UNI Dance Marathon looking for record-setting haul

After setting a national fundraising record at the University of Northern Iowa’s first Dance Marathon eight years ago, organizers have an even loftier goal for this year’s event. 

UNI’s largest student organization is hoping to raise $700,000 for the University of Iowa Stead Family Children’s Hospital on Feb. 29. An anonymous donor has agreed to match the total dollar-for-dollar and will speak at the event. 

That $1.4 million haul would shatter the group’s previous record of $680,464. 

“When we started, our goal was to get $1 for each student at UNI and raise awareness,” said Emily Hanson, who is one of the three founders of UNI’s student organization. “We never dreamed it would grow at such a fast rate and become a nationally known program within the Dance Marathon network.”

The first event in 2012 brought in $56,473, which was briefly a national record for an inaugural campus event. Since then, UNI fundraisers, known as dancers, have raised more than $2.6 million.

“The main thing this organization does is spread awareness,” said the group’s campus relations director Grant Tiarks, a senior from McCallsburg, Iowa, majoring in biology. “We try to put that at the forefront of what we’re trying to do. We want people to think about children’s health and the kids that are fighting those battles at the University of Iowa.” 

This year’s fundraising designation for epilepsy research and neurology equipment is special because a couple of the kids involved in the UNI program have epilepsy, Tiarks said. 

All the chairs in Maucker Union will be cleared out so no one can sit from noon to midnight Feb. 29.

“And a fanny pack is essential so you can keep your hands free and be ready to dance,” said the group’s marketing director Hannah Stater, senior communications and interactive digital studies major from Mount Pleasant, Iowa.

Dancers will take over the entire building, including the Center for Multicultural Education, which will display the stories of UNI Dance Marathon families. This year, there will be a special tribute to Tristan Marlow, who was killed in a car crash Feb. 17, 2019. Marlow was a senior at UNI and active in the Dance Marathon organization.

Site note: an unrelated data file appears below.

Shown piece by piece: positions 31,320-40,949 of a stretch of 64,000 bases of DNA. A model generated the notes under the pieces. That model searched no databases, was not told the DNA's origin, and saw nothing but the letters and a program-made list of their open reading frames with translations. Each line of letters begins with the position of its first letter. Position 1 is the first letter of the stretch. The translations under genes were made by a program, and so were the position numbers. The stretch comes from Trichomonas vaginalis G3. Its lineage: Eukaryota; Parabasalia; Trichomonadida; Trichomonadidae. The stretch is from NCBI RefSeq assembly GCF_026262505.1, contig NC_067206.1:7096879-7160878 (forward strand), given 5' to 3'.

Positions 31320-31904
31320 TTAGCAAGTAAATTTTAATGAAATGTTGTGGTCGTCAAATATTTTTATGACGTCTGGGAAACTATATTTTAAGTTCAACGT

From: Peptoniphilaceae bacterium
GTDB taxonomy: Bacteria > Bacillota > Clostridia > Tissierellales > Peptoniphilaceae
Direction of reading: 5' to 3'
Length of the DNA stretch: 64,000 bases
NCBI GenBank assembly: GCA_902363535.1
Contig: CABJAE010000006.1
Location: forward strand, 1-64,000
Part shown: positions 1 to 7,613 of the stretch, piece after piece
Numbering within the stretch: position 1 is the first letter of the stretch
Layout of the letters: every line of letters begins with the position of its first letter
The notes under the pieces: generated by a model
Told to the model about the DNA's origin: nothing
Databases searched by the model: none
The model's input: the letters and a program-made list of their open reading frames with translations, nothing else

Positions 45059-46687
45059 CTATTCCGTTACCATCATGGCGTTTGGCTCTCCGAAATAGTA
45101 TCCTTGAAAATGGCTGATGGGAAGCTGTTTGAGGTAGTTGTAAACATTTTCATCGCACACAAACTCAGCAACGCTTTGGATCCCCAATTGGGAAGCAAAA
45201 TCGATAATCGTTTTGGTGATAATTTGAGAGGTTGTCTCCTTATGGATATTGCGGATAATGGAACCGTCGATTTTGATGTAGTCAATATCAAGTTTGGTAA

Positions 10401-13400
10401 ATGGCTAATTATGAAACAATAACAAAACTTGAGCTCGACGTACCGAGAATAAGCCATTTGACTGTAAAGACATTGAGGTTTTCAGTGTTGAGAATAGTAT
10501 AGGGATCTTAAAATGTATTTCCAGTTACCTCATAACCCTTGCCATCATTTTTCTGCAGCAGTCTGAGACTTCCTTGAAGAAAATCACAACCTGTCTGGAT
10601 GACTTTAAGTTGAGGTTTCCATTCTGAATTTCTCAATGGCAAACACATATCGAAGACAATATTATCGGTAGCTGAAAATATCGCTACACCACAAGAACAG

The lower level meeting rooms will host activities like board games, crafts and video games. Something is always happening on the stages, said Stater.

That includes families sharing their stories at the top of each hour, dance-offs and a talent show. A gong will be rung for every $100 raised during the day up until donations end at 8 p.m. At 11:30 p.m., the total raised will be revealed. 

Planning for the event starts in April for the following year and is done completely by UNI students. 

“There is something special about this program,” said co-founder Hanson. “In addition to all the great things it does for the kids and hospital, it also develops philanthropy and leadership skills other groups can’t. It played a vital part in my development. It’s incredibly special, which is evident by its growth.”

Hanson, a UNI graduate who is now the executive director of Waterloo Schools Foundation, which raises money for the public school system, said starting Dance Marathon sparked her interest in her current career.

“I was always Interested in helping people, but didn’t know exactly which direction until I started Dance Marathon. So it’s come full circle,” she said. “It’s impacted me in so many ways and gave me some of my best friends. We didn’t know what we were getting ourselves into, in the best possible way. It was really a bonding experience.”

Hanson is also an adjunct professor in UNI’s health, recreation and community services department.

Dancers must register in advance and raise a minimum of $200 to participate, a threshold thousands of UNI students have hurdled over the years. Committee members will receive a lanyard. Dancers will get a water bottle and T-shirt in addition to lunch, dinner and a snack at the event. There are fundraising opportunities at the event to meet participants’ goals. 

Those still interested in participating can sign up at the event or use the code “powerofyou” to receive $10 off online registration.

Register here.